Recently published after my two-year collaborative effort with AAL Senior Fellow and Chronicle of Higher Education contributor Rob Jenkins, our leadership book The 9 Virtues of Exceptional Leaders: Unlocking Your Leadership Potential offers practical advice and helpful exercises while avoiding the false promises of easy fixes and quick results that so many gimmicky bestsellers flaunt. Leadership is neither easy nor quick. The only thing simple about leadership is the ease with which you can spend money on advice that fails to live up to the hype.
In this column, I discuss our philosophy of leadership and its inextricable link to virtuous behavior. Note that final word, because action is all. Everyone knows people in positions of authority who talk a good game but do not walk the walk. Moreover, that action needs to be grounded in virtue, which we define as “excellence in character.”
Thus, our theory of leadership starts with a simple premise: we believe that exceptional leaders are those who behave virtuously. Remember that leadership is not carried out for the leaders themselves–it is for the benefit of the people they lead and the organizations they serve. Leaders who “do good” can inspire others to do what is right as well, to perform acts they otherwise may not have, acts that help not only themselves but also the larger community. This truism has profound implications for every institution.
Virtue is not a fad, a passing fancy, nor the “flavor of the month.” Instead, virtuous living is a habit–indeed, a set of nine behaviors–that must be cultivated continuously over a lifetime, not merely for a week or two. We know what we propose will not appeal to some (perhaps many) because of our insistence that a lifetime is needed to embody all of the virtues. If you will forgive the cliché, however, it really is about the journey, the development of excellence in character, not the destination.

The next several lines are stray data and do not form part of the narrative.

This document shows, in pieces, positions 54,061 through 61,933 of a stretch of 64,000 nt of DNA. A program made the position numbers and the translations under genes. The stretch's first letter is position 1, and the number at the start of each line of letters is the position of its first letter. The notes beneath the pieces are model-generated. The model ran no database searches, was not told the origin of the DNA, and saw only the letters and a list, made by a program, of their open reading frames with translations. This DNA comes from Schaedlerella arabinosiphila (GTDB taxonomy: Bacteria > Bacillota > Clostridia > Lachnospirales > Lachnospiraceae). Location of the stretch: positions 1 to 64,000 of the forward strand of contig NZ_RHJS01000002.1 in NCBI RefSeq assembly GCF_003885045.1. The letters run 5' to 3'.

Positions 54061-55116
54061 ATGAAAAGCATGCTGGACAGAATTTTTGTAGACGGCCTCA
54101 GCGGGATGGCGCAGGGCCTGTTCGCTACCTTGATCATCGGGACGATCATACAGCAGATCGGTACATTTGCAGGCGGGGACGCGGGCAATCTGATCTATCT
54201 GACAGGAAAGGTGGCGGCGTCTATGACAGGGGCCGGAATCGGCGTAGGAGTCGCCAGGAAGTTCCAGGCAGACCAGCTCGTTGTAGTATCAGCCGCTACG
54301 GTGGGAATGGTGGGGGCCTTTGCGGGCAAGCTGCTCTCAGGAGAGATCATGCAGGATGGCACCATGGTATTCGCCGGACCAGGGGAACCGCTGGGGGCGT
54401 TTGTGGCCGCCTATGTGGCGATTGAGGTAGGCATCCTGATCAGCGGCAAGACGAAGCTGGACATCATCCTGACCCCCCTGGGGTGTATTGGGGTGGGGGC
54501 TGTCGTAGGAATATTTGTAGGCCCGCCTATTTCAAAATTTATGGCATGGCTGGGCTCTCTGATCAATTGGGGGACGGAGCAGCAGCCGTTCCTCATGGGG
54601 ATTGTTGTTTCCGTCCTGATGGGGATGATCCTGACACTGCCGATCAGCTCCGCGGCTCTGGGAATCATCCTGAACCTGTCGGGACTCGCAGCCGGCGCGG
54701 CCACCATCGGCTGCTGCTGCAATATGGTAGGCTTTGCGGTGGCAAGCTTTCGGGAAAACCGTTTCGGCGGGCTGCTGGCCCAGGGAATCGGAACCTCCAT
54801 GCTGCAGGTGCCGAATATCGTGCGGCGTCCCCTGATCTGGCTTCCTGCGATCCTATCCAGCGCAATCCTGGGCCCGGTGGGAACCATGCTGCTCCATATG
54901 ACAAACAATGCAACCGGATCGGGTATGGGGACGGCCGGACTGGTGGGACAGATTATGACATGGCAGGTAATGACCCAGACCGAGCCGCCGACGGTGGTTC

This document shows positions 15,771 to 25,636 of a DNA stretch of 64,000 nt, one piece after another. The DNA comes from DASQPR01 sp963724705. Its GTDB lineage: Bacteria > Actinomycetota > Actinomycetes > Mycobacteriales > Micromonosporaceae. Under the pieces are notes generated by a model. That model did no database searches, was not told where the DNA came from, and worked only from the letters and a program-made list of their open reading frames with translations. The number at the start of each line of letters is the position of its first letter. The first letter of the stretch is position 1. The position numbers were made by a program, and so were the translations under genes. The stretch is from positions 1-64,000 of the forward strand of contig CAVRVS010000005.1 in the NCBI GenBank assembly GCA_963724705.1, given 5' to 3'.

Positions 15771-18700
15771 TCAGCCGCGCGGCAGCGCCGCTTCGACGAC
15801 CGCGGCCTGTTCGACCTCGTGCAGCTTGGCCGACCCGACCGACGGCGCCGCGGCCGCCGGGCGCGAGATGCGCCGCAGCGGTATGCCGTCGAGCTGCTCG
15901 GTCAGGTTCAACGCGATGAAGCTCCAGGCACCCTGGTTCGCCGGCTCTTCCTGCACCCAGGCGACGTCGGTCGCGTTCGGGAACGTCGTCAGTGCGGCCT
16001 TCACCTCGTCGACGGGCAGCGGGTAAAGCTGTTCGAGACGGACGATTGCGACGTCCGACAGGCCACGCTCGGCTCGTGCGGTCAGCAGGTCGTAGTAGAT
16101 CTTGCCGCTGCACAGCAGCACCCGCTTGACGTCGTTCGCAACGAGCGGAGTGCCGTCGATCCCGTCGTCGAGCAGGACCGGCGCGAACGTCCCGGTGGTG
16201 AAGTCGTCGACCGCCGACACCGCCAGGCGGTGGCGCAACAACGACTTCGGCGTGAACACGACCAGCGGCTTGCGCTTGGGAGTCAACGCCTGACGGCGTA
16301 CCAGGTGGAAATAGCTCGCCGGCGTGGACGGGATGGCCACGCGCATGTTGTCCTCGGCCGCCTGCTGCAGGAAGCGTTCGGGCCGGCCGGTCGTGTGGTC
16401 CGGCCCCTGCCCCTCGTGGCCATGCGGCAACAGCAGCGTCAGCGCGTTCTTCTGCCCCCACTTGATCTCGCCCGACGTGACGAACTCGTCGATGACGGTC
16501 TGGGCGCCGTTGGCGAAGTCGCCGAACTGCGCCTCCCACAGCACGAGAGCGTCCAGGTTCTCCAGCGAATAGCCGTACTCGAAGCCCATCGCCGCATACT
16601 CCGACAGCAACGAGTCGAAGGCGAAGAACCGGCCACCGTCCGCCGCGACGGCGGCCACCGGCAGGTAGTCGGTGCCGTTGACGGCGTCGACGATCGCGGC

In our view, the character of a leader can be defined using a total of nine virtues. Among these are the four often called the “cardinal virtues”: courage, perseverance, wisdom, and justice. We also include the traditional spiritual virtues: hope, faith (closely associated with hope), and charity. To these we add virtues that seem particularly relevant today: humility, honesty, and balance. These nine virtues in bold appeared countless times during our study of leadership as well as our observations of effective modern-day leaders.
How do you get started on the journey? The key to acquiring The Nine Virtues is to put them into practice regularly, so that they become habits. If you practice them consistently, acquisition or internalization will naturally follow. Consider the teachings of William James, the early 20th-century psychologist who argued that, if you want to be something–brave, for instance–then you should act as though you already are, and ultimately you will be. As James put it, “If you want a trait, act as if you already have the trait.”1 For a soldier in battle, what is the practical difference between actually being brave and merely acting brave? The person who is brave and the person who merely acts brave both will do essentially the same things.
By the same token, what is the difference between a person who is actually virtuous and one who merely behaves as if she were virtuous? Both act the same way as far as others are concerned. Moreover, for the leader who, over time, practices the essential virtues of leadership, these become fully ingrained habits, genuine character traits. Please recall that it is all about action, behavior, walking the walk.
Our other basic premise is that everyone has leadership potential; in this respect, there are inborn or natural capacities in all of us. Just as some people have more athletic ability or musical talent than others, we each have different levels of natural leadership ability. Learning to embody The Nine Virtues enables you to build on your natural ability, and places the emphasis on nurturing leadership skills through actions and habits, which is what we call “character building.”
Virtue is about making the right choices and acting on them, over and over again, until they become habits and you fulfill your natural leadership potential. To help this process, we include exercises at the end of each chapter on the Nine Virtues: activities to turn a particular virtue into habitual behavior. After all, even a piano prodigy can only perfect her talent through many hours of practice.
The primary goal of our book–and our overall efforts within the Academy for Academic Leadership–is not to give you knowledge but to show you how to put that learning into practice. Study the Nine Virtues; but above all, become the Nine Virtues. As you come to understand, work to cultivate, and put into practice the Nine Virtues, you will, over time, become a better person; as a result, you also will become a better leader. We look forward to helping you on this journey.
1James, William. Writings 1902-1910: The Varieties of Religious Experience / Pragmatism / A Pluralistic Universe / The Meaning of Truth / Some Problems of Philosophy / Essays. New York: Library of America, 1988.
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